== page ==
Elevating the Teaching Profession

To get the best from our talented and dedicated teachers, we must be committed to cultivating, nurturing, professionally developing, and rewarding our teachers. You would never hear anyone suggest that a doctor or a lawyer was someone who couldn’t cut it in a “real” job. Yet educators in our society are routinely disrespected, under-appreciated, under-empowered, and underpaid. We need to elevate the profession of teaching.

We must commit to having all effective teachers in the classroom. This means meaningful evaluations and a clear recourse for those whose students habitually and perpetually lack progress.

We must compensate all teachers more. They deserve to be paid like the professionals that they are. When they perform above and beyond their peers, they should be rewarded for that as well.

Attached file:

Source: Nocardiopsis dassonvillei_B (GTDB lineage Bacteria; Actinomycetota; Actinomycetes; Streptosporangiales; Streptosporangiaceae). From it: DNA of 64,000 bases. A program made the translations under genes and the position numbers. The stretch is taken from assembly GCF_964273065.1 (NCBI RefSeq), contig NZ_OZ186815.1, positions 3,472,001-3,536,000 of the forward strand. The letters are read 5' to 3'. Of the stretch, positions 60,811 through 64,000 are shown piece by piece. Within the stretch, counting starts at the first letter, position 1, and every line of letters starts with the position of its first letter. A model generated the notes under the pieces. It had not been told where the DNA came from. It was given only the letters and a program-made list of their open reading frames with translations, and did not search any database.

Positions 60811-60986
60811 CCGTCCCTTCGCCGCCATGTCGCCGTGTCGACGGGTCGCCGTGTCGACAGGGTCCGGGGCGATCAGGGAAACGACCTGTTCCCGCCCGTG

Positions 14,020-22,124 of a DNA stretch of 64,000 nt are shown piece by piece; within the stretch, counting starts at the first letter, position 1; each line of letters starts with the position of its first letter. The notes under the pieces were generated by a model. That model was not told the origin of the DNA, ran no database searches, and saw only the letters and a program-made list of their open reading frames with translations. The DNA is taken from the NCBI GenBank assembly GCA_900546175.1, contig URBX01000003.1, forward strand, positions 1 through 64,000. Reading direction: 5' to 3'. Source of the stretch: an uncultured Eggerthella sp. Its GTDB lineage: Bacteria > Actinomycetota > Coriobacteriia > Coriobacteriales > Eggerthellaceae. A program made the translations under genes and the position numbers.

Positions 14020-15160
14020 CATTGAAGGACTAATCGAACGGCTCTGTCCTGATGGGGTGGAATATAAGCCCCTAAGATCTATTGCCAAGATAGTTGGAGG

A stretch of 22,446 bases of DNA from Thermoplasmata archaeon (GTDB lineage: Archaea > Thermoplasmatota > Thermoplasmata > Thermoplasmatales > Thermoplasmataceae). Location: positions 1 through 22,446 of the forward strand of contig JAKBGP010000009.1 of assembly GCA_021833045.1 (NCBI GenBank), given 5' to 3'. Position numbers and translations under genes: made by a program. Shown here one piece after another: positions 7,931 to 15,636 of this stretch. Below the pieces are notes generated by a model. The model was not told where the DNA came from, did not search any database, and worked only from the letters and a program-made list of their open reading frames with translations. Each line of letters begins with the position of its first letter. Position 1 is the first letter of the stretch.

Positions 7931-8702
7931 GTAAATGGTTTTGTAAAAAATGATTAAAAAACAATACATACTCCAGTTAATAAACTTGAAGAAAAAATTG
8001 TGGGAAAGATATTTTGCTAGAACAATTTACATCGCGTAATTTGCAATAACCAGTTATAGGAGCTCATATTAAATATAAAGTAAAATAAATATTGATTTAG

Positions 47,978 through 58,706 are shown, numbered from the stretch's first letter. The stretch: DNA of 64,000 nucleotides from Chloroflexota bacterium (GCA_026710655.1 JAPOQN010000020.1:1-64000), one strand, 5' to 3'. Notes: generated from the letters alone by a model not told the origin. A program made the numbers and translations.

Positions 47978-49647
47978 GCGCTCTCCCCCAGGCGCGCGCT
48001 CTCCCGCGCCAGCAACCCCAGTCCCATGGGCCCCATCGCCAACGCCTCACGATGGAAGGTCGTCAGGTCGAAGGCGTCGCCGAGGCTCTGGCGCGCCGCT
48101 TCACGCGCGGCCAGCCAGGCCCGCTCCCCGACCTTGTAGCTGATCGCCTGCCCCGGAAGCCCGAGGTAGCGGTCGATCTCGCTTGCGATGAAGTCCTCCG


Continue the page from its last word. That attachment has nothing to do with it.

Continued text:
We need to assist in the professional development and networking of teachers. Learning the newest, most effective techniques, compulsory continuing education, and a healthy, constant dialogue among peers is a staple of every other profession; so it should be with our teachers.

Teachers cannot be viewed as interchangeable parts. We need to identify great teachers, no matter what their background and training, and empower them to succeed. Once we’ve done that, we should be aiming to get the best teachers in front of the neediest kids. In high-poverty, high-minority schools whose teachers have above-average qualifications, students were almost nine times as likely to have college-ready academic skills as their counterparts in other high-poverty, high-minority schools with lower teacher quality, yet our policies don’t emphasize the best and most effective teachers teaching to the neediest children.